Programs and Services

Dietitian Canada

  • Health and Wellness

No diet has been proven to impact the course of MS. That said, it makes sense to choose healthy, nutritious foods. A change in diet can also help ease some symptoms of MS (e.g. increasing fibre intake to ease constipation). If you do change your diet radically, it is a good idea to consult your doctor or a nutrition specialist.

The title "Registered Dietitian", "Professional Dietitian", and "Dietitian" are protected by law -- through provincial legislation -- so that only qualified practitioners who have met education qualifications can use that title.

Dietitians are members of a provincially regulated profession that has Public Protection as their mandate. Dietitians are held accountable for their conduct and the care they provide.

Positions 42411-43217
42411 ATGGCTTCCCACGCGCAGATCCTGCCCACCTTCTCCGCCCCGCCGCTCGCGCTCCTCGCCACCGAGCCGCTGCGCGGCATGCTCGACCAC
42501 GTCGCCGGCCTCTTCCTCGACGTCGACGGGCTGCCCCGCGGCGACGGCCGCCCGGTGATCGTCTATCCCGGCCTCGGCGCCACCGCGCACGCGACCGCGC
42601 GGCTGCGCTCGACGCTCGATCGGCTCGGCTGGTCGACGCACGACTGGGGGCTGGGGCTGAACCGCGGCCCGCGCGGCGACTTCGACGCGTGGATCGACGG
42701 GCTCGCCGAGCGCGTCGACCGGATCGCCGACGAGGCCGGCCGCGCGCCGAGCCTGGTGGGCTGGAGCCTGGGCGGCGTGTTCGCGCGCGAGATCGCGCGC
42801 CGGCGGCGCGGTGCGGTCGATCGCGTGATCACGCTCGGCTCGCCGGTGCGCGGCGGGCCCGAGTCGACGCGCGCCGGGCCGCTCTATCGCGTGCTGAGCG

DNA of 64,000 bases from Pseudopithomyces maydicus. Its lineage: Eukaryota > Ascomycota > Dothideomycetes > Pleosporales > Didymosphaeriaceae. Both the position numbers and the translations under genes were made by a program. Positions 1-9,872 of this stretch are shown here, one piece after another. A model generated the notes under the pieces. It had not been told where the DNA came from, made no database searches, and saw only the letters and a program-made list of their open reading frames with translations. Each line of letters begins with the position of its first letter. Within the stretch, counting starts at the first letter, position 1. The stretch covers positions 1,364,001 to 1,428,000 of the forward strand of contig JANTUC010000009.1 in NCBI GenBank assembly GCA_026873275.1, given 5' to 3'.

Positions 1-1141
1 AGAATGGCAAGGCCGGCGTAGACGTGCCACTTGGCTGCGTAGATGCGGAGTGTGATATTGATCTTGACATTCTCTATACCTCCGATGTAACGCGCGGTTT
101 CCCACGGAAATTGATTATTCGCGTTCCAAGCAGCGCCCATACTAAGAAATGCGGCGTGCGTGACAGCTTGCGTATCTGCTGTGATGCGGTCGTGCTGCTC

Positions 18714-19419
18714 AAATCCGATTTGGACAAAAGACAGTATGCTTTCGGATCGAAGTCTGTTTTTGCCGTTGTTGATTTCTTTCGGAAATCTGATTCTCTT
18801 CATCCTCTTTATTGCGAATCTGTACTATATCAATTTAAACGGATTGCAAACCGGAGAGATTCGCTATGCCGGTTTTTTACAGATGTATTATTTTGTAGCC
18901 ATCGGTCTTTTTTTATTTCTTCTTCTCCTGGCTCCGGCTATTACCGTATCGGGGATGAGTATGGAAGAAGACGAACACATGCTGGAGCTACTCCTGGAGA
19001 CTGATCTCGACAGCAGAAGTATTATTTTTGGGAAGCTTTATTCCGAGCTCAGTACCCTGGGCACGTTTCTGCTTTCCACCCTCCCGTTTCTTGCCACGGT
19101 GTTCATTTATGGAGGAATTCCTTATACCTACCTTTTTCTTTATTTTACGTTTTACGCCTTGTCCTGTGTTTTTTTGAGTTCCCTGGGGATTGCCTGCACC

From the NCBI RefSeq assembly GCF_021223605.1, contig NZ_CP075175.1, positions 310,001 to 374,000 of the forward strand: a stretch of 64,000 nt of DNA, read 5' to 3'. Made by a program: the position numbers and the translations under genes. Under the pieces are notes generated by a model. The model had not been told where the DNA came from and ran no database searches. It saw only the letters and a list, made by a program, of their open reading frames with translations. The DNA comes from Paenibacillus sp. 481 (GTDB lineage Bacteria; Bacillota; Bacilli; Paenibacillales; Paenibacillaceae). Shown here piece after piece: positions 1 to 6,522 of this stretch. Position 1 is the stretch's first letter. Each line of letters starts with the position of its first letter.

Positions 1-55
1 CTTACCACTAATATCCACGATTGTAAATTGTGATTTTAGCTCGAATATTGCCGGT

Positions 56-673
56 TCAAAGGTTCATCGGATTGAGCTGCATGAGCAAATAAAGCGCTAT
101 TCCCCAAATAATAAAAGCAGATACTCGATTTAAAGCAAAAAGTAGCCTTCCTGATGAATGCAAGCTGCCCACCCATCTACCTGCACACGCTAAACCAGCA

The term Nutritionist is not protected by law in all provinces so people with different levels of training and knowledge can all themselves a "Nutritionist". The title "Nutritionist" is protected for dietitians in some provinces and dietitians do use the title "Nutritionists". As the term "Nutritionist' is not a protected title in some provinces, you should contact your provincial regulatory body to ensure that you are receiving services from a dietitian.

For more information:

Visit the Dietitian Canada website here or contact your provincial regulatory body

Find a dietitian in your area here

Disclaimer: The MS Society is an independent, voluntary health agency and does not approve, endorse or recommend any specific product or therapy but provides information to assist individuals in making their own decisions. For specific information and advice, please consult your personal physician. Read our full privacy policy.

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